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Lonzo Ball dives into the music industry head first

The Lakers point guard debut mixtape is not impressive, but a fun time.

Lonzo+Ball%27s+new+mixtape%2C+%22Born+2+Ball%2C%22+is+the+athlete%27s+first+move+toward+the+rap+game.
Lonzo Ball's new mixtape,

Lonzo Ball's new mixtape, "Born 2 Ball," is the athlete's first move toward the rap game.

Courtesy of SLAM

Courtesy of SLAM

Lonzo Ball's new mixtape, "Born 2 Ball," is the athlete's first move toward the rap game.

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The Los Angeles Lakers starting point guard, Lonzo Ball, has been sidelined with an injury since Jan. 15, making it the perfect opportunity for the 19-year-old to create a 17-track mixtape titled “Born 2 Ball,” which released Thursday night. Seventeen tracks for a first project is a bold move, but if anyone could do it, it would be Lonzo Ball.

Ball is not an actual musician, he’s an NBA player who decided to make a mixtape for fun. The mixtape can be streamed on both Spotify and Apple music.

Going into this project, no one should expect to be blown away by illustrious production quality or thought-provoking lyricism. It’s a fun project and if you look past the ridiculousness, you can just sit back and enjoy it.

His playful creativity is apparent from the jump, as Ball creates a double entendre using his last name and jersey number in the title of his album.

In his first track “Grind Mode” Ball says, “I know that she fine, but a dollar worth more than a dime.” My eyes opened immediately as I realized that he was right, a dollar is 90 cents more than a dime. You can expect these kind of groundbreaking lines throughout the rest of the mixtape; bars that are humorous and not deep in meaning.

The next two tracks include “Get off” and “Zo2” which were released as singles earlier this year. Both tracks are a lot more fast paced, but Ball’s monotone voice can leave you searching for more variety.

A lot of the mixtape focuses on the coming up of the whole Ball family. This is prevalent in tracks like “Putting in work,” “Day 1’s” and “Living Lavish.”

In the opening line of “Living Lavish” Ball says, “Started from the bottom only going up/Started with a bike but now I push a truck.” It’s a simple line, but he gets his point across of rising up.

Things get a little more intense further into the mixtape with tracks “Freestyle,” “Gotta Get it”  and “What is you doin,” where Ball praises himself for his hard work on and off the court. He has a much more aggressive tone to go with the uptempo harsh beats that he is presented with. These three tracks are a nice contrast to the more average tempo beats he raps on in the first half of the tape.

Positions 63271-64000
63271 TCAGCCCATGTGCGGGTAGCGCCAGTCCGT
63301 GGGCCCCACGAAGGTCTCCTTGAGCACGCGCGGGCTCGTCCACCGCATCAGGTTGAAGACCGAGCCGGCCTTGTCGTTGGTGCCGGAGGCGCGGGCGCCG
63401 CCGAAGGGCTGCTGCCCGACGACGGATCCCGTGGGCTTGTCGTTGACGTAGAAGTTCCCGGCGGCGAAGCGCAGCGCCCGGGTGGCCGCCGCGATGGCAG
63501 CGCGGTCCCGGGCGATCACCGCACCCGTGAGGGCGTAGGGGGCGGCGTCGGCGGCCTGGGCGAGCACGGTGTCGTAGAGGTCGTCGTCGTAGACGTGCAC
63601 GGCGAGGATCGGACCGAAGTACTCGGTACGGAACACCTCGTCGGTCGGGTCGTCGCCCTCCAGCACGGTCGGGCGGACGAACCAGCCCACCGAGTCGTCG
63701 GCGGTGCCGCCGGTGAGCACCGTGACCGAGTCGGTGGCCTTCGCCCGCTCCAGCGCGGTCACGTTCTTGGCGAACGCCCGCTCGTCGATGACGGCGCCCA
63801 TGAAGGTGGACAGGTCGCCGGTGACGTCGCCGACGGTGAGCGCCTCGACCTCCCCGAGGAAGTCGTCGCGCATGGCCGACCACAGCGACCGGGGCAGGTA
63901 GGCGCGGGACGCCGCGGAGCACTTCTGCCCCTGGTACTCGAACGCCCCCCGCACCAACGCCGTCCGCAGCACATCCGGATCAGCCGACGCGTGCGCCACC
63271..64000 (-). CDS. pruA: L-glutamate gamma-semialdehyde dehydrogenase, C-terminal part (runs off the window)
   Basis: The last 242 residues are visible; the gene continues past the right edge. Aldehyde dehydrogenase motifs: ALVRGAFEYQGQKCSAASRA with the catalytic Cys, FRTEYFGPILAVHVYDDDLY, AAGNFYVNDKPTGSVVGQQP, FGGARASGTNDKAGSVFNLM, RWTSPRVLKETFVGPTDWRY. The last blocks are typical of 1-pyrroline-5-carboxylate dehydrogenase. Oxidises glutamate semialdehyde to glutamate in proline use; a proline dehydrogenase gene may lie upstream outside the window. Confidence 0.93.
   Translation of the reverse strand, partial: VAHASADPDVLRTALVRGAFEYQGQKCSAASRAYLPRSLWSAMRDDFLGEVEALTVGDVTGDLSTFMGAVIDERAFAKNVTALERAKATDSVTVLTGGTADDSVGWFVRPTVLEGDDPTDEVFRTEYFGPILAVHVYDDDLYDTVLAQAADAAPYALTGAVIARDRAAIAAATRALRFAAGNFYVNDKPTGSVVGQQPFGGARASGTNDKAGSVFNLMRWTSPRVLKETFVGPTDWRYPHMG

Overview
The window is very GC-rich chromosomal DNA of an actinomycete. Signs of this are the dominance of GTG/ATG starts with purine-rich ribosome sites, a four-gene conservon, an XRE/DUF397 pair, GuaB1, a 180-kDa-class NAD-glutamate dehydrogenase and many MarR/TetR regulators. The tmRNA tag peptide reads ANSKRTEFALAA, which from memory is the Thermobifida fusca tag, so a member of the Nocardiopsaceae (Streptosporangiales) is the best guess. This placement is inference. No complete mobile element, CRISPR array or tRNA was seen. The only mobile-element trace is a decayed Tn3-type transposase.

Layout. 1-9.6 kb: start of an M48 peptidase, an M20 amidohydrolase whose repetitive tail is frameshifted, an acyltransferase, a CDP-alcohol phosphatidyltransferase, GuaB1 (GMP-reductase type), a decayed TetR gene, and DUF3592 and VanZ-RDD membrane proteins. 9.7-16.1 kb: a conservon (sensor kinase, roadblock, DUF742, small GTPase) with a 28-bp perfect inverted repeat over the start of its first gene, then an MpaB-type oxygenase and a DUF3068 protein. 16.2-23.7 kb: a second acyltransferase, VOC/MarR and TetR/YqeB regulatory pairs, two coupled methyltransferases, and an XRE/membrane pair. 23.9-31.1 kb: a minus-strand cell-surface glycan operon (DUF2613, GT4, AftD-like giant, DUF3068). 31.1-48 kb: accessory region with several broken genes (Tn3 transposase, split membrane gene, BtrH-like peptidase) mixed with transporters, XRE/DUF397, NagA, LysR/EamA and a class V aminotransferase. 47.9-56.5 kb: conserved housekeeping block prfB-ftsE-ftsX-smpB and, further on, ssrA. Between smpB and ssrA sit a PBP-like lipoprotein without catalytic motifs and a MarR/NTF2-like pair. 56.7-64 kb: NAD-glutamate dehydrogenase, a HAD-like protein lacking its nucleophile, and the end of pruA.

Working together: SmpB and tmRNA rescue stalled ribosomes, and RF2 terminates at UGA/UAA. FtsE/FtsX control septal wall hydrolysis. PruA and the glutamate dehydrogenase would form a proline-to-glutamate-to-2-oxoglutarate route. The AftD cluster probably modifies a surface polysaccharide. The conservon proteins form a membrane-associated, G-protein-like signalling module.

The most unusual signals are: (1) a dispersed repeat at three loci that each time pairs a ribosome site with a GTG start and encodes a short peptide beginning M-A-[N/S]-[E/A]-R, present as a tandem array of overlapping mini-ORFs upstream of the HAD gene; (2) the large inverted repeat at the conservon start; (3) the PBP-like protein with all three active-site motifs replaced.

The last two tracks “BBB” and “LaVar” are a nice finish to the mixtape, in which Ball focuses on everything that he is appreciative of. The notorious Big Baller Brand is front and center in the first track, and one very insightful line was “The brand is Popeye’s, but I never eat spinach/Eggs in the morning, put syrup on biscuits.” This is the type of lyricism that is highlighted across the tape, but the final track “LaVar” takes a more serious tone.

As the track begins, we hear Lavar’s infamous line “I’ma speak it into existence,” followed by an audio recording of Ball getting drafted second overall by the Lakers. The track feels like a thank you letter as he gives shoutouts to his family and even namedrops his teammate Julius Randle. Ball takes his time to reflect on how fortunate he is to have a father who has been there for him and helped guide him to the top.

Comparing Ball to other NBA rappers such as Damian Lillard is not fair. Lillard is to Kendrick Lamar what Ball is to Lil Uzi Vert — they simply are not in the same league. The mixtape isn’t great, but it’s also not the worst thing you’ll listen to. This should go relatively unnoticed in the mainstream music world, but if you happen to listen, don’t take it too seriously. While Ball might have been “Born 2 Ball,” he definitely was not born 2 rap.

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